2. The second type of asterism is called Diasterism, made visible on rose quartz. Diasterism occurs when light travels through a stone, and the stone is illuminated from behind by a lighting source. 

What Types of Gems Feature Asterism?

First, for a gemstone to feature asterism it must be a Cabochon gem, which is not cut, rather extremely polished until it’s completely smooth and round. When a gem is highly polished, it can display anywhere from 4-12 even numbered rays, with 6 being the most common and 12 being extremely rare. Types of gemstones with asterism include ruby, sapphire, moonstone, emerald, topaz, garnet, spinel and diopside. That said, by far the most popular and common of the lot are rubies and sapphires.

These appropriately named “star-stones” are the subject of superstition and folklore, personifying a sunbeam that fell in love with a star, and shone alongside the light of the moon. Whether it’s fairy tale or legend, there’s no disputing that star gemstones are the object of great affection worldwide.

Sapphire with Asterism

Are Star Gemstones Valuable?

The value of a star gem hinges on several factors, namely the clarity of the star. In order to appraise a star gemstone, it must be assessed with a single lightsource. An appraiser will move the light around the stone’s surface to see how clearly the rays appear. The most valued star gemstones evenly distribute light, however star gems featuring 12-rays will fetch a higher price because of how rare they are.

Star gemstones are commonly sourced from Burma, Sri Lanka and Thailand. One thing to keep in mind when buying star stones is that there are synthetic variations that are created with diffusion treatment, a process of coating a gemstone in a layer of titanium dioxide. A good way to differentiate between an authentic star stone and a synthetic one is by looking at the color: synthetic gems will generally have near-perfect coloring and highly vivid stars. Natural star gems will vary in color and the star will have milky, opalescent hue.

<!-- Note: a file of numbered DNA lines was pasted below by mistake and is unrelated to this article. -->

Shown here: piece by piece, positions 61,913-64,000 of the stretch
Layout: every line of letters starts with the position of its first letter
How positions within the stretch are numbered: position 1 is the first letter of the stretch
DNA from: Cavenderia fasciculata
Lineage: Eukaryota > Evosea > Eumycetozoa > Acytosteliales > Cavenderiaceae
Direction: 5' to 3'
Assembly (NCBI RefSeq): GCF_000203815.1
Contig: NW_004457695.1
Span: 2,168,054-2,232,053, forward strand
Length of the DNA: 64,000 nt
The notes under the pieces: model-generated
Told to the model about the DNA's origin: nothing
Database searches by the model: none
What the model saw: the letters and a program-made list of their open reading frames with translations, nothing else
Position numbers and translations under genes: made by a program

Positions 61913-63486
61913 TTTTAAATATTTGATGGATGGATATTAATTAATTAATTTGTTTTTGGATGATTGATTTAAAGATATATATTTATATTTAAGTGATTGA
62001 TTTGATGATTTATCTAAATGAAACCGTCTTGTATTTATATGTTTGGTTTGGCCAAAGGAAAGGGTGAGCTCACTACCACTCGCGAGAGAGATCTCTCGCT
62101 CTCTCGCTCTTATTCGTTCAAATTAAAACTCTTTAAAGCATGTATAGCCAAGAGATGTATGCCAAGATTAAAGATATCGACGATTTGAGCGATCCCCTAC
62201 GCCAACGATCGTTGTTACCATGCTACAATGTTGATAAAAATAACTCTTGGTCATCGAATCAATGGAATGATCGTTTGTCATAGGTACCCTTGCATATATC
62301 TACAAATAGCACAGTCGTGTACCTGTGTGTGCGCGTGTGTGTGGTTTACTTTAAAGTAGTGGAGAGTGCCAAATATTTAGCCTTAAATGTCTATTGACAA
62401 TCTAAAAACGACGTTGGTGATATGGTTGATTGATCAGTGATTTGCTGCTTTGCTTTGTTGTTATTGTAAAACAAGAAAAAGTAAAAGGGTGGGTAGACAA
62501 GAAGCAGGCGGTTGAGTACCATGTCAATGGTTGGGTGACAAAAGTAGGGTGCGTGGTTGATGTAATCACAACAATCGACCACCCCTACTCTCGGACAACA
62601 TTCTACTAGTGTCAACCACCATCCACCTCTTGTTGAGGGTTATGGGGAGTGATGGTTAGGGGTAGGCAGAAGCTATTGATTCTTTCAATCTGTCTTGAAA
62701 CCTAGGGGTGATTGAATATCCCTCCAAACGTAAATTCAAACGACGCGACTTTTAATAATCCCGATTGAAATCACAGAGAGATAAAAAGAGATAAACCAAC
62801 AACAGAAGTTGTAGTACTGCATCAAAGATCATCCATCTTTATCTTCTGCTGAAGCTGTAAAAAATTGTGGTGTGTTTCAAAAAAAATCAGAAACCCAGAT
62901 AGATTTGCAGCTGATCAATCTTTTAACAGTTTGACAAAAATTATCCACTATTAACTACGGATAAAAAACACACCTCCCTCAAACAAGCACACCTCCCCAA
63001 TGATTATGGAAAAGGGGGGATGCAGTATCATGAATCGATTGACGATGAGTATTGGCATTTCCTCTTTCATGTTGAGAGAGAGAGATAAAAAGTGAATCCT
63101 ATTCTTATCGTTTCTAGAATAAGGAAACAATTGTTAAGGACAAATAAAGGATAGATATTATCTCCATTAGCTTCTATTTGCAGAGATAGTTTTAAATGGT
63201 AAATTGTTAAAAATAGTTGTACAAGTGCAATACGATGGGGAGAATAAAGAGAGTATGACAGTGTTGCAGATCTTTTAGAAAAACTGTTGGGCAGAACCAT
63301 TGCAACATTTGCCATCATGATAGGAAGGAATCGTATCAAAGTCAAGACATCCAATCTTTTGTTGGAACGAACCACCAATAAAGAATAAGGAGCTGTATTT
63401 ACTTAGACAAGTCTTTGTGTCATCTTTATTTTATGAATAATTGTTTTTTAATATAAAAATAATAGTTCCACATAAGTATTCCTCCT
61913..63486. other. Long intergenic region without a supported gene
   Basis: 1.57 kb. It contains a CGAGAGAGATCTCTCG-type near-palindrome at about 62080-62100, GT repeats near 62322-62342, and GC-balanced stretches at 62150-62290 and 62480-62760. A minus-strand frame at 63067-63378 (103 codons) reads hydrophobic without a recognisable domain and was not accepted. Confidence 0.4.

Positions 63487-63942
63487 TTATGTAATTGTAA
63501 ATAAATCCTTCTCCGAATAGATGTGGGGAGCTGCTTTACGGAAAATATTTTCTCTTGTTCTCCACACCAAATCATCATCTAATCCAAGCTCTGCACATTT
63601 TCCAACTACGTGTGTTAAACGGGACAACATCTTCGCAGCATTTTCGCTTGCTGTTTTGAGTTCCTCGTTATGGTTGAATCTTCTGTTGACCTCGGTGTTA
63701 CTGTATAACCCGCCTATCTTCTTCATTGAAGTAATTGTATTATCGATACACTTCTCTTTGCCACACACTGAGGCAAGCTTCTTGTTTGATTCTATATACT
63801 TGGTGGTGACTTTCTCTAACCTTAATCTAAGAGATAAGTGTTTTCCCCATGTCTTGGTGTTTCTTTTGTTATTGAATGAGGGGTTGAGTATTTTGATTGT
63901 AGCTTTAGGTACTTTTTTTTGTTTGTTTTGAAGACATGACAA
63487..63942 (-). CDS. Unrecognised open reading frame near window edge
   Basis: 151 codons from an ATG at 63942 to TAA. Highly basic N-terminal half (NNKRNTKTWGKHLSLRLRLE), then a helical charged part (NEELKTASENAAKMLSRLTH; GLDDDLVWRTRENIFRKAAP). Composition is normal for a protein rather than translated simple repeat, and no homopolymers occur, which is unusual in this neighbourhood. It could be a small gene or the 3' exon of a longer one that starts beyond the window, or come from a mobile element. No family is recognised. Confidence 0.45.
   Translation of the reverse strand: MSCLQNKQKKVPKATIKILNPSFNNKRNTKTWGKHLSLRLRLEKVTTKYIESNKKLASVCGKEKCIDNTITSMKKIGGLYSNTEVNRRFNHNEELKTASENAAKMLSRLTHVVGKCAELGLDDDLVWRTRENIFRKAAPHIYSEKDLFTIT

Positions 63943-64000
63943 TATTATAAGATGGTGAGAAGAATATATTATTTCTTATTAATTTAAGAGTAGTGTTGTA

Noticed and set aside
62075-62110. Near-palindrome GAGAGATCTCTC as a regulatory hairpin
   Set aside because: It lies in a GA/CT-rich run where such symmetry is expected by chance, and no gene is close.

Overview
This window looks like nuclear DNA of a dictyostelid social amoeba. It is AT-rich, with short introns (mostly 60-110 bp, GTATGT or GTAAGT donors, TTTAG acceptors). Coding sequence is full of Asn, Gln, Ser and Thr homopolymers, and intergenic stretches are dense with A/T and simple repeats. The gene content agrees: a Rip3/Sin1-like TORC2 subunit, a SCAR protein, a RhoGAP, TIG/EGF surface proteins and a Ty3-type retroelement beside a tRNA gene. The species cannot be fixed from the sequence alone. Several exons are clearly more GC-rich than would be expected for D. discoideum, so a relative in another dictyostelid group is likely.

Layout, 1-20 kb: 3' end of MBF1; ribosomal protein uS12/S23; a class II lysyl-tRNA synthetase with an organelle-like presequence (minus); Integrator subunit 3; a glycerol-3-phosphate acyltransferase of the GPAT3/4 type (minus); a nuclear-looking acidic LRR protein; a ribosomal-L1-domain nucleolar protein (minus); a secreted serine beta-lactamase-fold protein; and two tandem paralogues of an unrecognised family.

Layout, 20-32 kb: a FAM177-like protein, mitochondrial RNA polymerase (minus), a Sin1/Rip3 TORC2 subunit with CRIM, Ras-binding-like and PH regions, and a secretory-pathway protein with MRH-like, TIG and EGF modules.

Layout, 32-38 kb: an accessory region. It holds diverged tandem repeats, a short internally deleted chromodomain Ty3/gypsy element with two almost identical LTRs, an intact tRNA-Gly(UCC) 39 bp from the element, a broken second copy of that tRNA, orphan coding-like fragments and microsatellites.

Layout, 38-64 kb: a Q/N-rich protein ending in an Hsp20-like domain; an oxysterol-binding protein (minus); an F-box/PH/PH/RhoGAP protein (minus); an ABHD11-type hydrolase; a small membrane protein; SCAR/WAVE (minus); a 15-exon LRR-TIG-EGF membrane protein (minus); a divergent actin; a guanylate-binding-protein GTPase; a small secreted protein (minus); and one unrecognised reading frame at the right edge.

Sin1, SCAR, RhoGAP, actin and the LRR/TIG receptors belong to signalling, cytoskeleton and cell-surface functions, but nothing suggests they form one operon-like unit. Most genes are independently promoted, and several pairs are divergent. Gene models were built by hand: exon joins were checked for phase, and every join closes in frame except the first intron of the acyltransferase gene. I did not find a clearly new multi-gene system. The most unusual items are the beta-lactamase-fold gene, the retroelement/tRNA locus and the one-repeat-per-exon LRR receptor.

Asterism in Action

By now you know all the fun facts about asterism, but where and how are star gemstones used? Due to their stunning star feature and astrological reference, it’s no surprise that asterism gemstones are extremely popular in jewelry. Star sapphires and rubies are often set in necklace pendants, rings, and even earring studs.

While star sapphires and rubies make stunning jewelry pieces, they are also an ideal fit for collectors. For example, there are museums around the world with famous star gemstones on display. The famous blue sapphire, “Star of India” weighs a whopping 563 carats and can be viewed on display at the Natural History Museum in New York City.

Star if India showing Asterism

Additionally, the “Rosser Reeves,” named after the original owner of the stone, is a star ruby from Sri Lanka. This gemstone weighs in at 138.7 carats and is currently on display at the Smithsonian Institute in Washington, D.C. 

Ruby showing Asterism

Have you fallen in love with the intrigue of these phenomenal gems? Browse our catalog for stunning star sapphires and rubies.